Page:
fact is quite consistent with the archives having been discovered in
either Babylon or Sippara.

(M25) On the other hand, it is not unlikely that the apparent
centralization is of purely modern production. The dealers put together
tablets from all sources and ascribe the collection to the place of origin
which best suits their fancy. As a consequence, scarcely any collection
contains a homogeneous series belonging either to one period or source.
This is the more deplorable because so few are competent to date a tablet
by the style of writing upon it, and internal indications are often
lacking.

In the British Museum we have the following collections:

I. A number of “case” tablets brought from Tell Sifr by Loftus in 1850.
Owing to a misleading statement in Layard’s _Nineveh and Babylon_, p. 496,
these have generally been taken to be from Warka, the ancient Erech. But
the account given on pages 270-72 of Loftus, _Travels and Researches __ in
Chaldea and Susiana_, leaves no doubt of the place and date of their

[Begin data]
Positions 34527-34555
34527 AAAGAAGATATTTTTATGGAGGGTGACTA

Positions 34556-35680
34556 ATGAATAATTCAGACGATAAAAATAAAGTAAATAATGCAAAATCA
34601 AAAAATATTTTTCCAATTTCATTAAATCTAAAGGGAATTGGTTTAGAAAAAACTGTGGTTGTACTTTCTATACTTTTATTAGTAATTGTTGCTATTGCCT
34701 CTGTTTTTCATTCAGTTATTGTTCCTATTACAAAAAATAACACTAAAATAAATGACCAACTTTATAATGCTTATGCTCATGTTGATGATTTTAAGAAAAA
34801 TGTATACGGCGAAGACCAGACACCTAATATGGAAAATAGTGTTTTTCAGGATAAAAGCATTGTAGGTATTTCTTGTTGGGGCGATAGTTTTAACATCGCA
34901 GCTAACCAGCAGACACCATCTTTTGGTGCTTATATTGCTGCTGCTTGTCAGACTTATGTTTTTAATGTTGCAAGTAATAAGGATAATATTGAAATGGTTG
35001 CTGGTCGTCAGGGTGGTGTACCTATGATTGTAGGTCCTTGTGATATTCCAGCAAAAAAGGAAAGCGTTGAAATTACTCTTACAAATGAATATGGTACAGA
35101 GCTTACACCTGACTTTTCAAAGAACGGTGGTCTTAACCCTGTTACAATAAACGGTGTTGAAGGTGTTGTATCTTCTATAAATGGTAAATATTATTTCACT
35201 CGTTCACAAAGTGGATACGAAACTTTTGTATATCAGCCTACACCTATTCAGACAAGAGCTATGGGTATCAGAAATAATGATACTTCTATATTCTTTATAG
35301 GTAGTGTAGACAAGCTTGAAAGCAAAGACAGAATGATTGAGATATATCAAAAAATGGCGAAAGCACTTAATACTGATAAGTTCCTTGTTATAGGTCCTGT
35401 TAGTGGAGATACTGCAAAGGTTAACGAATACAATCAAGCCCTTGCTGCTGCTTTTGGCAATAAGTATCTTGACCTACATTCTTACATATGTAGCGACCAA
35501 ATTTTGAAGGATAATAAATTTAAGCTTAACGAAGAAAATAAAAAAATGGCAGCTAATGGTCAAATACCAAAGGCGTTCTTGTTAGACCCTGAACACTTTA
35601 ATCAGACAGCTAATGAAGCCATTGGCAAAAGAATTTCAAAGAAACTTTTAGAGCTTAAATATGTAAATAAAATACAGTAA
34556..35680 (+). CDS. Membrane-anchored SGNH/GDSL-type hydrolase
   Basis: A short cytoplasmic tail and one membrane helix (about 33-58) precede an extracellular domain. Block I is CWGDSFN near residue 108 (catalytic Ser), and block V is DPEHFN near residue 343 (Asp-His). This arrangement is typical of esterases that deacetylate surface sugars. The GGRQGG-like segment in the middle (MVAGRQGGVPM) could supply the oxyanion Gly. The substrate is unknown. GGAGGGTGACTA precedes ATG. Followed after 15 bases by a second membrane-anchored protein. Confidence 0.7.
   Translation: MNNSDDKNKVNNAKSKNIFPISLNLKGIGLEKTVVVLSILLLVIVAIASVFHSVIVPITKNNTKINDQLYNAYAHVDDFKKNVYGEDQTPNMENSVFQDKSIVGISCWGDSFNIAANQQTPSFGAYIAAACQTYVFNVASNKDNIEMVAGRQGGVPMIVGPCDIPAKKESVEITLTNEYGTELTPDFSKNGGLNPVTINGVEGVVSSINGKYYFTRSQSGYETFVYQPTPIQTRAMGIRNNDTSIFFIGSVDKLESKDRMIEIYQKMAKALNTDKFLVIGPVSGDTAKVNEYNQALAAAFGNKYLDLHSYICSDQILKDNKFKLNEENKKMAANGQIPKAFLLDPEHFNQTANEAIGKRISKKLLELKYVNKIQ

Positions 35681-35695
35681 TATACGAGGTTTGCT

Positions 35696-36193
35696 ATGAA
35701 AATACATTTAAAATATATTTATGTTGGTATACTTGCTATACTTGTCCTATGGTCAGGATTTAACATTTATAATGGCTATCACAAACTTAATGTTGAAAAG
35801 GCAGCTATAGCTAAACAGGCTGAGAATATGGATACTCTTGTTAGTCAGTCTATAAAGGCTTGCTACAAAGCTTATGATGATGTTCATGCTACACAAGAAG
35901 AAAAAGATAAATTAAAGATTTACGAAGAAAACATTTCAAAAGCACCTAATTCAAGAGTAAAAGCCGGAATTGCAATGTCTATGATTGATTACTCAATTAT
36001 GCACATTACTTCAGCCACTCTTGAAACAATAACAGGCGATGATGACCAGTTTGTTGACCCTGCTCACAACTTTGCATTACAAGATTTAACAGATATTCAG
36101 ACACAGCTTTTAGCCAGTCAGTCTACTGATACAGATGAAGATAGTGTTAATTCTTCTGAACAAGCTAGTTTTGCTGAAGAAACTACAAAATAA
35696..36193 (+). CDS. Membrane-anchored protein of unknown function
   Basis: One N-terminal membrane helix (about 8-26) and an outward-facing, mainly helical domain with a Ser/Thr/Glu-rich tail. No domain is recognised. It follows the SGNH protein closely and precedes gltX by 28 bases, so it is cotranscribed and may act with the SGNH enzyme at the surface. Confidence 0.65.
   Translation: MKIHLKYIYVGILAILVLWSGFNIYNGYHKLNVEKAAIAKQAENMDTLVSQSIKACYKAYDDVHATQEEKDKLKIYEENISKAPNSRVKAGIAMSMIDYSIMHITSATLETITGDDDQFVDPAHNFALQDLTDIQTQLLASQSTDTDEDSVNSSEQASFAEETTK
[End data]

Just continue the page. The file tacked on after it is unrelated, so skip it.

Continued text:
discovery. These are usually denoted by B.

II. A number of tablets now in the Kouyunjik Collections. It is certain
that these do not come from Nineveh, and in the British Museum Catalogue
they are usually ascribed to Warka, but with an implied doubt. One or two
are dated at Erech. The D. T. Collection also contains many tablets, said
to be “not from Kouyunjik.”

III. The collection 81-7-1 contains some forty at least, comprising the
accounts of the temple of Ninib, from the time of Ammiditana and
Ammizaduga.

IV. The collection 82-7-14 also has a few tablets of this period.

V. The collection 82-9-18 has at least one contract.

VI. The collection Bu. 88-5-18, purchased by Dr. E. A. W. Budge in the
East, consists of some seven hundred tablets. They are said to come from
Sippara; and date from _b.c._ 2300 to the time of Darius. These will be
denoted by B1.

VII. The collection Bu. 91-5-9, also purchased by Dr. E. A. W. Budge in
the East, consists of some three thousand tablets. These will be denoted
by B2.

The purchases for the British Museum also include a large number of other
tablets of this period. They are now numbered consecutively, thus Bu.
91-5-9, 606 is known as Brit. Mus. No. 92,679. This renders it difficult
to further particularize the contents of the collections; or to know
whether a given tablet belongs to one of the above collections.